At 11:00am yesterday morning, many Haitian churches across the US gathered for worship with an even more somber spirit. El Shaddai, Miami, was one of them. The above French hymn (translated, of course) was the opening song. The congregational reading was taken from 1 John 3. How very appropriate the opening song seemed. Sometimes we forget that the battle is really a spiritual one and so we forget to pray along that end. God has a mighty army to fight the battle and has equipped that army, the Church. Then the Scripture reading reminded us of the God's love and how we, as His children, should show His love. Praise God for His Holy Word.

After the tempo of the music died and the singing voices silenced, sobs were heard, even from those leading the worship. There were tears for their beloved Haiti. As poor as it is, it's home. Then there were the sobs for loved ones that they haven't heard from since Tuesday. Where are they? Are they OK, dear Lord? And probably thoughts like, "Will my boss give me time off? If I go I may lose my job and then how do I support the rest of the family in Haiti?" Or, "How can I find more money to send to my family? I already sent what I had last week."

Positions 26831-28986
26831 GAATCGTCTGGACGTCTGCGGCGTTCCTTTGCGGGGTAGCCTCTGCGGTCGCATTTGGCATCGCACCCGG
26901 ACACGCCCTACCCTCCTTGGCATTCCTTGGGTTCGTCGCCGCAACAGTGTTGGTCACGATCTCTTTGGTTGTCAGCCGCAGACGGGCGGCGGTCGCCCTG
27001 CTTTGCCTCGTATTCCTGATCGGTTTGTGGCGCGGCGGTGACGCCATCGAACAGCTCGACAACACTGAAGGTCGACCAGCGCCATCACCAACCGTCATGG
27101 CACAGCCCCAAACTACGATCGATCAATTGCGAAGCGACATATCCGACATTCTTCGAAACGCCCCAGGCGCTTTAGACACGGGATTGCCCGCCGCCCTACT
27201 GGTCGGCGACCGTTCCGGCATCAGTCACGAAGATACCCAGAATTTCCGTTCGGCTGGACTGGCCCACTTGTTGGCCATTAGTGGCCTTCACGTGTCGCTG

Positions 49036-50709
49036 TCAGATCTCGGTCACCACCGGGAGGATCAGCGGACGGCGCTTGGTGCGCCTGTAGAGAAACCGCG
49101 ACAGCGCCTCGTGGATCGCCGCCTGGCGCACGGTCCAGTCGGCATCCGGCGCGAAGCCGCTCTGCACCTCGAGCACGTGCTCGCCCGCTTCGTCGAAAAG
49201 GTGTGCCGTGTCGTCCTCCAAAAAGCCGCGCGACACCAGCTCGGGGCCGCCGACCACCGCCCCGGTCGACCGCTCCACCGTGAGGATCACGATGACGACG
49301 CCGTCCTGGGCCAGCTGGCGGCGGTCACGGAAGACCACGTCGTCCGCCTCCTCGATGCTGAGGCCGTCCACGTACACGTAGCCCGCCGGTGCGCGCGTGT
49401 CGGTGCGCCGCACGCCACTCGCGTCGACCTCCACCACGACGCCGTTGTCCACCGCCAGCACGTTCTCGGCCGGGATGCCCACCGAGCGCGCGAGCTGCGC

Latest from Haiti:

Widly, the 12-year-old boy found walking in the streets of Gonaives, was left with other family members in Lester. Dony and DouDou never made it to the south. Two dear brothers, Mike and Joe, from C3 Missions, flew in via DR, to do the coordination of the food with Mission of Hope. They all stayed Saturday night there on that mission's complex which is on the outskirts north of Port-au-Prince. Hurricane Ike caused more damage. In a city near Cabaret, about an hour away, flood waters came through and about 30 people died that night in that city alone.

Yesterday, efforts were made once again to get to Gonaives with 5000 pounds of military food and purified water. Hired men loaded the food on the bus, took it as far as they could go in front of a damaged bridge. Another group of hired men took the food off and put it on a truck on the other side of the bridge, and then the drive into Gonaives began. Then they came to a road blocked by vehicles. No one was allowed to pass that point. Relief effort would once again be delayed. However, on the way, they were many who had left Gonaives in search for food. Food supply and water was given to them.